- Joined: 3/27/2009
- Location: Calgary, Alberta, Canada
Interesting history of the Kudu or Okapi knife
Wednesday, February 02, 2011 3:49 PM
So I found out some interesting information today.
What I already knew was that the CS Kudu was based on the Okapi knife. These knifes are indeed, as suggested by CS, South African made. However, what I found out today is that, they are originally a German folding knife that was made in the early 1900's in Solingen which is well known by many people for its cuttlery and steel craft in general. The reason it is called the Okapi is because it was made for the German colonies such as Namibia.
What else is cool is that these things ranged in all sorts of sizes and shapes. Serrations were also something that was sometimes included. It seems that there is a defining look about them (the wood with silver metal decoration) and the bizzare locking mechanism. These are the defining qualities rather than a particular handle or blade shape. They stopped making these in Germany in 1988 and now they are being made by a South African company that purchased the trademark.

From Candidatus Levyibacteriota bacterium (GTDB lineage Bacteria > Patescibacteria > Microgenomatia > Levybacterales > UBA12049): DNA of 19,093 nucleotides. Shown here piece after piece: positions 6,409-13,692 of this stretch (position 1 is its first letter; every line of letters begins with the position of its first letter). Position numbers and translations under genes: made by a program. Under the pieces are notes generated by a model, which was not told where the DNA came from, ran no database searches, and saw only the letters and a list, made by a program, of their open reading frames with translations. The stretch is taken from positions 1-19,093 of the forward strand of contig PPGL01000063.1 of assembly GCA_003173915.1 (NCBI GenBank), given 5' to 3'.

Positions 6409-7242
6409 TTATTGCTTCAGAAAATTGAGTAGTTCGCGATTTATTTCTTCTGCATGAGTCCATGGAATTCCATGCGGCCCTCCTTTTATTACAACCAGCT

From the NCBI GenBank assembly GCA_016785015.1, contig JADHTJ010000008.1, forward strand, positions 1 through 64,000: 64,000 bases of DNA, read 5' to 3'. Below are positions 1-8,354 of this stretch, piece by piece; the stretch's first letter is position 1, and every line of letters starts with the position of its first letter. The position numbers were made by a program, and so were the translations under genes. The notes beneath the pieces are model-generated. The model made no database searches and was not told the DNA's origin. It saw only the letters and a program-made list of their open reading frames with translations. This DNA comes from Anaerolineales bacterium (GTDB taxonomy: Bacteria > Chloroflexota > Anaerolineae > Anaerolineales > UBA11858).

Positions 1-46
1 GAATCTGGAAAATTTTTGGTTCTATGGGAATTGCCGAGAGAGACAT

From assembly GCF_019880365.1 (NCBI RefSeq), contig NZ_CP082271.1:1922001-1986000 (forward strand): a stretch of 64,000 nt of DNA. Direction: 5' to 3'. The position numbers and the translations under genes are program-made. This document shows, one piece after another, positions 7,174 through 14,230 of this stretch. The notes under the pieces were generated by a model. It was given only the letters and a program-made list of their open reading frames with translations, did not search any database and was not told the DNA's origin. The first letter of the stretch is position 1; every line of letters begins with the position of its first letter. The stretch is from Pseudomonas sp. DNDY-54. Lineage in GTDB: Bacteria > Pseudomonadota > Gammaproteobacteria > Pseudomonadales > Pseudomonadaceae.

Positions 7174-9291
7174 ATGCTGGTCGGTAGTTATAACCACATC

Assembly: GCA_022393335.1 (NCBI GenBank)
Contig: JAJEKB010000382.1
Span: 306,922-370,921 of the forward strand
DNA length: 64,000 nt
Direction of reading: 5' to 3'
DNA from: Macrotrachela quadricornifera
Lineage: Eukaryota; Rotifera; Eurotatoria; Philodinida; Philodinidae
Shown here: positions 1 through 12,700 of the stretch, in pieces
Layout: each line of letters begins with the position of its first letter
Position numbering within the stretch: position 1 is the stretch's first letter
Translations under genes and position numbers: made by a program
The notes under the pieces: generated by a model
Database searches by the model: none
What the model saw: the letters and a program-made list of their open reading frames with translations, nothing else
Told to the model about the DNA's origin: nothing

I'm just a man, but I'm trying to do better. Horseman's Basket Hilt Sword, Hand and a half Sword, Grosse Messer, Boar Spear, Kudu, Battle Mace, Swiss Halberd, Norse Hawk, War Hammer, Large Sax Machete, True Flight Thrower, Boar Hunter, Warhead, Scimitar Spike, Canadian Belt Knife, Bushman, Black Rock Hunter, Large Plain Clip Point Voyager, Small Zytel Ti-Lite, Silver Plain Scimitar, Cruciform Dagger, Panga machete, Pipe Tomahawk, Small Sjambok, Italian Dagger, Great Sword, Mackinac Hunter, Brooklyn Smasher, Trail Boss, Viking Axe, Orange Survival Edge, Beaver Tail Mini Tac, Cutlass Machete, Pocket Bushman